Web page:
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The Jamestown Project

Karen Ordahl Kupperman

(Harvard University Press)

Review [17.May.2007]

For as long as it’s been a part of history, the colony at Jamestown has been a bit of an older, ugly stepsister compared to the Pilgrims at Plymouth. The goals and plight of the Pilgrims speak to the American imagination and reinforces the national self-image; the spirited group of immigrants, yearning for freedom and self-determination against all odds serves as a much more palatable touchstone than the nasty, brutish, capitalist venture on Chesapeake Bay, which forces a degree of reflection on the darker aspects of the nation’s genesis.


The Jamestown Project, by Karen Ordahl Kupperman, cleverly anticipates the queasiness of this hindsight, and decides to place the story in a new context. Rather than looking at the Jamestown colony as a somewhat awkward and uncouth seed from which contemporary culture would eventually spring in the New World, Kupperman instead casts it as the fully-bloomed product of the Old World, the culmination of centuries of bold exploration, social and cultural evolution, and technological innovation. It may not have been pretty, but it was the tipping point of a Western civilization that would continues westward until it ran out of land. The Jamestown Project knows that most people are familiar with what came after the establishment of Jamestown, and instead spends nearly two-thirds of the book describing in rich detail the startling story of a world coming to grips with its size and diversity for the very first time.


At the start of the book, the Jamestown colony seems impossibly far off on the horizon as Kupperman steeps readers in the complex and eerily familiar world of the 16th century. Much time is spent examining the West’s fear of Islamic pressures and the encroachment of the Ottoman Empire, both geographically and culturally, on a Europe divided by religious differences. Weakened by infighting amongst Catholics and Protestants, the major nations of Europe conceived of American endeavors as a means to secure their positions at home. Spain, who had gotten off to an early lead in the race for the New World thanks to Columbus, had turned North American resources into European dominance, wielding their armada against Protestant nations.


These intra-European rivalries had allowed the Ottoman Empire to become the world’s largest and most prosperous entity. Though their geographical advances were a major issue, it seems as if their influence on culture frightened the mainstream European even more. The closer Islam got, the more attractive their relatively stable and burgeoning society looked to Christians weary of their difficult lives. By contrast to the religious strife of Christendom, Islam was remarkably tolerant, incorporating Christians and Jews into everyday life with no imposition. As Kupperman points out, western scholars at the time referred to the Ottomans as “the only moderne people.”


This modernity was alluring to westerners, and “turning Turk,” that is, fleeing to Ottoman controlled lands and adopting their ways, became epidemic. It was something of a 16th century moral panic, with the “Christian turned Turk” becoming a popular subject of ballads, theater, and apoplectic screeds warning of Christendom’s doom.


The “Christian turned Turk” was really an example of what Kupperman terms a “projector,” a class of people which arose during this age of exploration and adventure and sought out new experiences in the vast blank sections of the map. Whether it was in the seductive embrace of the Ottoman East or the promise of potential in the New World, people were rising to the occasion, taking advantage of the new opportunities and using these feats to propel themselves to stature. Some were the genuine article, like famous Jamestown overseer John Smith, whose tale of travel and captivity occupies a riveting chunk of The Jamestown Project, others were craven opportunists like Sir Thomas Stukeley, who played Kings against one another to further his own agenda, his cunning and guile keeping him one step ahead of these imperial forces.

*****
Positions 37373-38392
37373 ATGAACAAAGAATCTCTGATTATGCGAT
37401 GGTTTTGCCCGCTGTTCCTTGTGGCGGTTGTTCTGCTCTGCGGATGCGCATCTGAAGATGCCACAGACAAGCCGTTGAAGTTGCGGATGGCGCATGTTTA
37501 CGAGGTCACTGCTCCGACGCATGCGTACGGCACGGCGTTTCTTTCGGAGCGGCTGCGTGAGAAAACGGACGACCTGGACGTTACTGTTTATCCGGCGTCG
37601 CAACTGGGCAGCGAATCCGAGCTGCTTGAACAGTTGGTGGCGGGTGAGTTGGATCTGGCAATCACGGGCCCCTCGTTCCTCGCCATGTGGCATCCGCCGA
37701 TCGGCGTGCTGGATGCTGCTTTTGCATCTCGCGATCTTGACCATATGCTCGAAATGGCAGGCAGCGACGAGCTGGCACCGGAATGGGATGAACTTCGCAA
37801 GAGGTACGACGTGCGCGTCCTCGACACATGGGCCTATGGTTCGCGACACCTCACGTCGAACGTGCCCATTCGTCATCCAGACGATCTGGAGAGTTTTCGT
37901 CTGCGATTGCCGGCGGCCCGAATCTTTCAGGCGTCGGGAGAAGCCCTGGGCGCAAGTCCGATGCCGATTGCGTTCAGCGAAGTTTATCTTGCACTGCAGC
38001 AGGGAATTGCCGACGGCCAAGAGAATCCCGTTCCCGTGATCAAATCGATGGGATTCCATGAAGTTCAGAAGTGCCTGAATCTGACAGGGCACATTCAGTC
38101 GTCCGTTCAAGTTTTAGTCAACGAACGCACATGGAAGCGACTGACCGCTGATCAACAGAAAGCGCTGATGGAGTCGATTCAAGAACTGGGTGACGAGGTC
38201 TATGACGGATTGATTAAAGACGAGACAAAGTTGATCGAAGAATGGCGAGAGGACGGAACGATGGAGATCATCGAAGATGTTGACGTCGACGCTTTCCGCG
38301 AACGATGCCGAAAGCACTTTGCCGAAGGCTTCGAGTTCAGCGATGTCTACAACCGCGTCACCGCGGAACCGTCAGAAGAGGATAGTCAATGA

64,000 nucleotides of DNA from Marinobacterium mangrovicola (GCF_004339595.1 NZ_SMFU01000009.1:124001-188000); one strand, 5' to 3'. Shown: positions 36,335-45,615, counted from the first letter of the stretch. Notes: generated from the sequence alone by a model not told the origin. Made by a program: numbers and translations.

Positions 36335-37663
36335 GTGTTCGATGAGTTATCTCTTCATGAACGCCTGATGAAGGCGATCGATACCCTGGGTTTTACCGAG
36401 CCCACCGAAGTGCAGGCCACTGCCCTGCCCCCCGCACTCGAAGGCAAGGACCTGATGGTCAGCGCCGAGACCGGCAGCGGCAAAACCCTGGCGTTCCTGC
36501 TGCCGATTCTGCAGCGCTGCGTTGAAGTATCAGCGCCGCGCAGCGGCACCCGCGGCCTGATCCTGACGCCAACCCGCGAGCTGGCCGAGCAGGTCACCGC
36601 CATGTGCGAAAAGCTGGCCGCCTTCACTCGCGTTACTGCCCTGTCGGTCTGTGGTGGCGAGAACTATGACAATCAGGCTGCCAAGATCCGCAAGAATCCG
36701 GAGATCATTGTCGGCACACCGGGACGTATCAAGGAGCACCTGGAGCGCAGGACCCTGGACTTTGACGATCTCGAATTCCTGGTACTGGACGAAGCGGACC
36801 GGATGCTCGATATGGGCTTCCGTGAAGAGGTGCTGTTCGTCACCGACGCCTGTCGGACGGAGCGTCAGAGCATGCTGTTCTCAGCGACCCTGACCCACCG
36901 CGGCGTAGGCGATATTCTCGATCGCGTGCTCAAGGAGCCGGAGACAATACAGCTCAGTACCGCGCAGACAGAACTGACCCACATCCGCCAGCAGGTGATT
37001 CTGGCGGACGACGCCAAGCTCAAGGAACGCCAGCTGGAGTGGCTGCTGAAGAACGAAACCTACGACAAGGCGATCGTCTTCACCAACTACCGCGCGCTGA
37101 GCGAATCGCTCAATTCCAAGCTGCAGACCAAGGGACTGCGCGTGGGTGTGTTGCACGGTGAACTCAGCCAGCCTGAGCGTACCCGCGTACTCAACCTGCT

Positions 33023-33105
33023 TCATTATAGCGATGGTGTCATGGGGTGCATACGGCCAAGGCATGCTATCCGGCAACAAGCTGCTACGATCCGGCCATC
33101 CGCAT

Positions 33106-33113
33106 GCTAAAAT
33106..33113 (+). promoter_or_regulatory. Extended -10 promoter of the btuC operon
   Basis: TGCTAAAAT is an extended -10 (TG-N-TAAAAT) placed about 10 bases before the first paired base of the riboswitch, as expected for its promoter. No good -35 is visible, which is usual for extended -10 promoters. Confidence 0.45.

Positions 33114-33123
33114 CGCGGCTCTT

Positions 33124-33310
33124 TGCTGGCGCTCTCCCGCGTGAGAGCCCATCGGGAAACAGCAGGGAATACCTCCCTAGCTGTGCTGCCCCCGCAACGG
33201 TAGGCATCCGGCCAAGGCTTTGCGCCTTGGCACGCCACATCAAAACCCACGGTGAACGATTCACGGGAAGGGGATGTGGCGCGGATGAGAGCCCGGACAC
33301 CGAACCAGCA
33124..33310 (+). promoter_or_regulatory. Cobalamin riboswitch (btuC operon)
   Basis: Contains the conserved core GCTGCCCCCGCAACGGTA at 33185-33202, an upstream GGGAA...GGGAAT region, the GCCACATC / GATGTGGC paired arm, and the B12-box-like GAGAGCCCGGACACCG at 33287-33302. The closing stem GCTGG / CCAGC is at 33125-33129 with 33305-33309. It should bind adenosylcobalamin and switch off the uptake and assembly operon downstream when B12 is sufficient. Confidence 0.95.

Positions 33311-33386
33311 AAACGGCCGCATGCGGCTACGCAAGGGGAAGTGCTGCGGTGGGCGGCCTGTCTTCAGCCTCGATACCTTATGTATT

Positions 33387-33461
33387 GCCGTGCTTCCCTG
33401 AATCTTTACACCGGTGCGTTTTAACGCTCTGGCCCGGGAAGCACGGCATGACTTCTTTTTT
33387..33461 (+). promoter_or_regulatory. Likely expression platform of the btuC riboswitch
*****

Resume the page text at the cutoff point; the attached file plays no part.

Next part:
Halfway through The Jamestown Project, it becomes apparent that Kupperman has cloaked a much more interesting and entertaining story in the shroud of the familiar colony. It’s only the last third of the book which covers the colony’s development, and while it is insightful and an excellent exploration of the neglected encampment, it’s the tale of these “projectors” that is the truly captivating narrative. Every word that reveals what the world was like before everything refocused on America, how people lived and made their way in this exciting time when the modern world was being born, is stunning. For Americans, it can be difficult to look back across the Atlantic and grasp what was occurring, what motivated those “projectors” beyond the simplistic maxims learned in elementary school. The Jamestown Project does just that, and it’s easy to see why the present is the way it is, finally knowing the origins of the past.

Rating:

Michael Patrick Brady is a writer and editor from Boston. His work has appeared in The Boston Globe, The Boston Phoenix, Forbes.com, and ALARM Magazine, among others. Like all those who have more opinions than places to put them, he maintains a blog and collects his various publications at his website.


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By Carlin Romano
17 May 2007
All nations need foundation tales. If they don't exist, it's necessary to invent them. And if the real story doesn't play well, foundation myths come in handy. At least until the real story comes back to bite.
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